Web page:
©2007 Nassim Nicholas Taleb; (P)2007 Recorded Books, LLC
"[Taleb] administers a severe thrashing to MBA- and Nobel Prize-credentialed experts who make their living from economic forecasting." (Booklist)
"The hubris of predictions - and our perpetual surprise when the not-predicted happens - are themes of Nassim Nicholas Taleb's engaging new book....It concerns the occurrence of the improbable, the power of rare events and the author's lament that 'in spite of the empirical record we continue to project into the future as if we were good at it.'" (The New York Times)
This book presents some very interesting ideas: we are very poor at predicting events that happen because we base a lot on historical evidence. We don't look for those things that are completely unexpected because they are so far outside of our experience that we can't imagine they exist. Those events are what the author calls "Black Swans."
In spite of this interesting treatise, this book was incredibly difficult to get through. It is hard to imagine an author that is more pretentious, condescending, and pompous than Taleb. He is simultaneously egotistical and insecure. He revels in telling stories of how he is the smartest person in the room and everyone else is beneath him. It gets old quickly and made finishing the book a chore.
I felt David Chandler did a great job of telling the story in the tone that I would imagine Taleb would have were he reading it himself. He conveys a feeling of superiority that seems to come through in the author's writing style. Very well done.
I am glad I listened to this book because it was cited by a couple other authors whose work I enjoyed (Apparently this book is somewhat influential). But while the central ideas and themes were very interesting, the presentation frequently was not. The author does not have Malcolm Gladwell's gift for writing, and sometimes comes across as trying too hard to be like him.
This is one of the most insightful book I have read / listened to on business risk, innovation and strategy. I would reccomend it to anyone exposed to economic, social or political networks.Your investment in this book will return Black Swan positive effects in your life.
Mediocrastan and extremeistan, because they demonstrate our inability to frame our thinking outside of linear networks, and see most of the networks we touch as non-linear dynamic experiences. We are thus condemned to bouts of mediocrity followed by extremism
Yes, though it was not possible to do so.
Work for software, read when going to work!
The narration is very monotonous and boring, also the content of the book feels very opinionated.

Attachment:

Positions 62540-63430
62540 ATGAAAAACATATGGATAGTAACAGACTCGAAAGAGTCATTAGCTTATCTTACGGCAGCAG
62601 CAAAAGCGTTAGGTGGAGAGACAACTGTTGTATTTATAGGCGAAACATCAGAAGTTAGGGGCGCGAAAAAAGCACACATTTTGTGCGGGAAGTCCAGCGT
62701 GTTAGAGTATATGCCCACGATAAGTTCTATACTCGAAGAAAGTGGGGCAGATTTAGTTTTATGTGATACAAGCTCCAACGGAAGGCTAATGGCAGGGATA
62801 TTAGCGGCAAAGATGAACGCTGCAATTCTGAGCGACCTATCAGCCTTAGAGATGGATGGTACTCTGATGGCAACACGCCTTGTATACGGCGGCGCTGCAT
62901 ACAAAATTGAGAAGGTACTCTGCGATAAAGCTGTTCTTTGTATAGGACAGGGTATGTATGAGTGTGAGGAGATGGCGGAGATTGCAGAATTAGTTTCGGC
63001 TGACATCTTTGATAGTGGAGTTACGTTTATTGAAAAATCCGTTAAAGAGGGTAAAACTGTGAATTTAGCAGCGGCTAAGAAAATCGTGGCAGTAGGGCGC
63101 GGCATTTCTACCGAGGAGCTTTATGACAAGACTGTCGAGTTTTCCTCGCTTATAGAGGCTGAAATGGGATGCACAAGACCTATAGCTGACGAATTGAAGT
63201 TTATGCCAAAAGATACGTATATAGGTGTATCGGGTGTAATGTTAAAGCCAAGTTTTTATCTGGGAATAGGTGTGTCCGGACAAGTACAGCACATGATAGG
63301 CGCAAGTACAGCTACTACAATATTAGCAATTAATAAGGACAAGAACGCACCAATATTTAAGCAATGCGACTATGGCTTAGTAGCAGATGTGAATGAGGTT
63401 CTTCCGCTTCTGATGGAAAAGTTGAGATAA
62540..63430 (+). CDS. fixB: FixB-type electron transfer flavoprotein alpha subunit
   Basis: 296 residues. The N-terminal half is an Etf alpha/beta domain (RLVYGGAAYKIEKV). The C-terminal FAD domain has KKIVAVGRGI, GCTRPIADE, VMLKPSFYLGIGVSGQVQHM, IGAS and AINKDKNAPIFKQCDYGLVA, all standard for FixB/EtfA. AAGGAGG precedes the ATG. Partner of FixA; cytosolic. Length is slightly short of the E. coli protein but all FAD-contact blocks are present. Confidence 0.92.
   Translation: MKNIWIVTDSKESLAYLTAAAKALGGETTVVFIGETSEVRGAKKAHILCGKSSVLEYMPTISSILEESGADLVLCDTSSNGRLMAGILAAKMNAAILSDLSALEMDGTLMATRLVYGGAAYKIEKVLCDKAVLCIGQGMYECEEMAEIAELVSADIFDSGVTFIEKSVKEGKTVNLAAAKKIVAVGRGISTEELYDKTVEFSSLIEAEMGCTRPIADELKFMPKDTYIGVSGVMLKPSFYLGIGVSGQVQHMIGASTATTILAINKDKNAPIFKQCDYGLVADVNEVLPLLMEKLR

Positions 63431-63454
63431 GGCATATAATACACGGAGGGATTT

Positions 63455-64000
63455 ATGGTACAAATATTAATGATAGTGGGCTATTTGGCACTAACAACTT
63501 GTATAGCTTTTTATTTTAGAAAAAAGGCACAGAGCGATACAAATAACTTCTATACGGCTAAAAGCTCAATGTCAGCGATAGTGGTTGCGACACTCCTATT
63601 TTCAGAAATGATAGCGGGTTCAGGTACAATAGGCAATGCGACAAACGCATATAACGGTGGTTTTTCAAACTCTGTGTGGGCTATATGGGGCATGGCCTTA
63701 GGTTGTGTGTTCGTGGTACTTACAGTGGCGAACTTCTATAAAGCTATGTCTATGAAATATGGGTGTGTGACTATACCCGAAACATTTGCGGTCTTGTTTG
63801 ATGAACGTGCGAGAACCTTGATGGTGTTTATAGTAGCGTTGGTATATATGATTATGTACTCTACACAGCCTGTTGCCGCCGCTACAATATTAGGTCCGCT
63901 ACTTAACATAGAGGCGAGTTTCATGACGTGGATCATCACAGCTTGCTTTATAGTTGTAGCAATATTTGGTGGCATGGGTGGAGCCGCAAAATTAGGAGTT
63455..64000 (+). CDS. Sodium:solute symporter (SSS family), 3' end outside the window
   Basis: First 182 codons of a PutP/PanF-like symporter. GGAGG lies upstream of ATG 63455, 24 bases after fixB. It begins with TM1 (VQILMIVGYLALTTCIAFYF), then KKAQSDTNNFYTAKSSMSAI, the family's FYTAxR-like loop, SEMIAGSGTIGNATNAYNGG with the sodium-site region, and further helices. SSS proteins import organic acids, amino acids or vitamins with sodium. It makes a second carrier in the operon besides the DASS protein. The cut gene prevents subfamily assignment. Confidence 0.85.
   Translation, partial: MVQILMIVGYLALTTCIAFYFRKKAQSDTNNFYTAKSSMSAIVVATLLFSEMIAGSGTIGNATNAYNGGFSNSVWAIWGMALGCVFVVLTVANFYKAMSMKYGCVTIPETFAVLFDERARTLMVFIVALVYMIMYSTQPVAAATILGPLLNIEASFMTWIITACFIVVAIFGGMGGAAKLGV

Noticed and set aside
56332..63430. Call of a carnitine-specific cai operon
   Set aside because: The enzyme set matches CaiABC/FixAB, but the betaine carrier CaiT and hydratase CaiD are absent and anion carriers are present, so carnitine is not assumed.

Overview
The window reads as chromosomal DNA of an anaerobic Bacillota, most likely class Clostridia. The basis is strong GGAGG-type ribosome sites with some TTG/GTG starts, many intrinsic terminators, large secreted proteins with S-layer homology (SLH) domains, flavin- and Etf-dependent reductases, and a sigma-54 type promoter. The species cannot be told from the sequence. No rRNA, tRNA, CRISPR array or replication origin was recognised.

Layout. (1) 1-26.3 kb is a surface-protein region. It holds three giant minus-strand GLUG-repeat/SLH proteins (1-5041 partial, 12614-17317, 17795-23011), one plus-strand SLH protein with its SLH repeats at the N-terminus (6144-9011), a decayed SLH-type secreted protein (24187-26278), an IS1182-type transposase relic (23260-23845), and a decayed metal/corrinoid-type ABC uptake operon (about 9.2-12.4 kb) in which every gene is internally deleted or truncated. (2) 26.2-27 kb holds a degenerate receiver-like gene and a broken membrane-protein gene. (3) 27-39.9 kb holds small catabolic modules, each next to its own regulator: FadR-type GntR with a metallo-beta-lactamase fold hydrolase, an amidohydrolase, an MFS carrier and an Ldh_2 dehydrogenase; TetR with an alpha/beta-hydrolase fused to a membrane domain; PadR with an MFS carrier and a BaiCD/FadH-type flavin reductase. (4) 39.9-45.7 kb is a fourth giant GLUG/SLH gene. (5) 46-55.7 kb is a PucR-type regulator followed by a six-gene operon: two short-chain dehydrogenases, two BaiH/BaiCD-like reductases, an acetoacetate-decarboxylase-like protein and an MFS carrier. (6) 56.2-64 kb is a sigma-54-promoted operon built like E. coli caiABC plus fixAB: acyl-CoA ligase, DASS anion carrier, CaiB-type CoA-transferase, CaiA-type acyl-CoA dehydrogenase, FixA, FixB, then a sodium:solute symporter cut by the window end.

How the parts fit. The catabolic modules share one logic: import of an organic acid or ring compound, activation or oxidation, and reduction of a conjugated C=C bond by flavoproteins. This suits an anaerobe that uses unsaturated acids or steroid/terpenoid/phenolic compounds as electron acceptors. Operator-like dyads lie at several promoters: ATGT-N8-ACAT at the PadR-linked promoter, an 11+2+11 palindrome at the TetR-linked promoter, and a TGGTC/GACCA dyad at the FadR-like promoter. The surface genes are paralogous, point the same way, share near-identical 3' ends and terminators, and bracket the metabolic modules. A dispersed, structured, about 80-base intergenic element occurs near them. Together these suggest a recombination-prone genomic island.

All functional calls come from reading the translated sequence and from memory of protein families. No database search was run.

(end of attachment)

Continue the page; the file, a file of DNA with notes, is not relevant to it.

I am not sure i would have completly gotten the understanding of this, had i not been reading this for a class. However, I find it extremely interesting, motivating and thought provoking. This is definately one that make you go out of your comfort zone!
A really good book for a club to bring up conversations around!!
The fact that it makes me think.
Canarsie Brooklyn, what more can I say
I like the way Nassim thinks, his stories have nice twists, I recommend this book as a nice
way to spend leisure time.
I love to learn, grow and evolve as an being!
yes, very insightful
i just liked the entire book
nice and fun presentation
hard to say exactly
a good listen!
I won't try to go into details about this book other than to say this: we must stop teaching' too big to fail.' Here the author goes into detail about why were having financial difficulty as a company and why it's going to get worse. We also see why finance students are coming out completely unprepared for what is happening in the markets the first decade of the 21st century. This is the second time I've read this book and understand more about this time than I did the first time I read it. I recommend everyone to read it who agrees that 'too big to fail' is wrong.
There are several interesting concepts, specially the fallacies. Several people have complained about the narrator, but I set the playback at triple speed and it was easy to understand and not boring.
At the last three hours, when speaking of fractals, the author is so arrogant (this guy was my only living teacher. All my other teachers are books. He was the only one who understood the black swan and the misuse of the Bell curve, on and on) that it was too distracting.
I like what he has to say, but prefer the way "the invisble gorilla" and "thinking, fast and slow" have exposed it.
Great intelectual pleasure, a must for all who want to understand better what is going on around us and what we can expect in the future. Strongly recommend.
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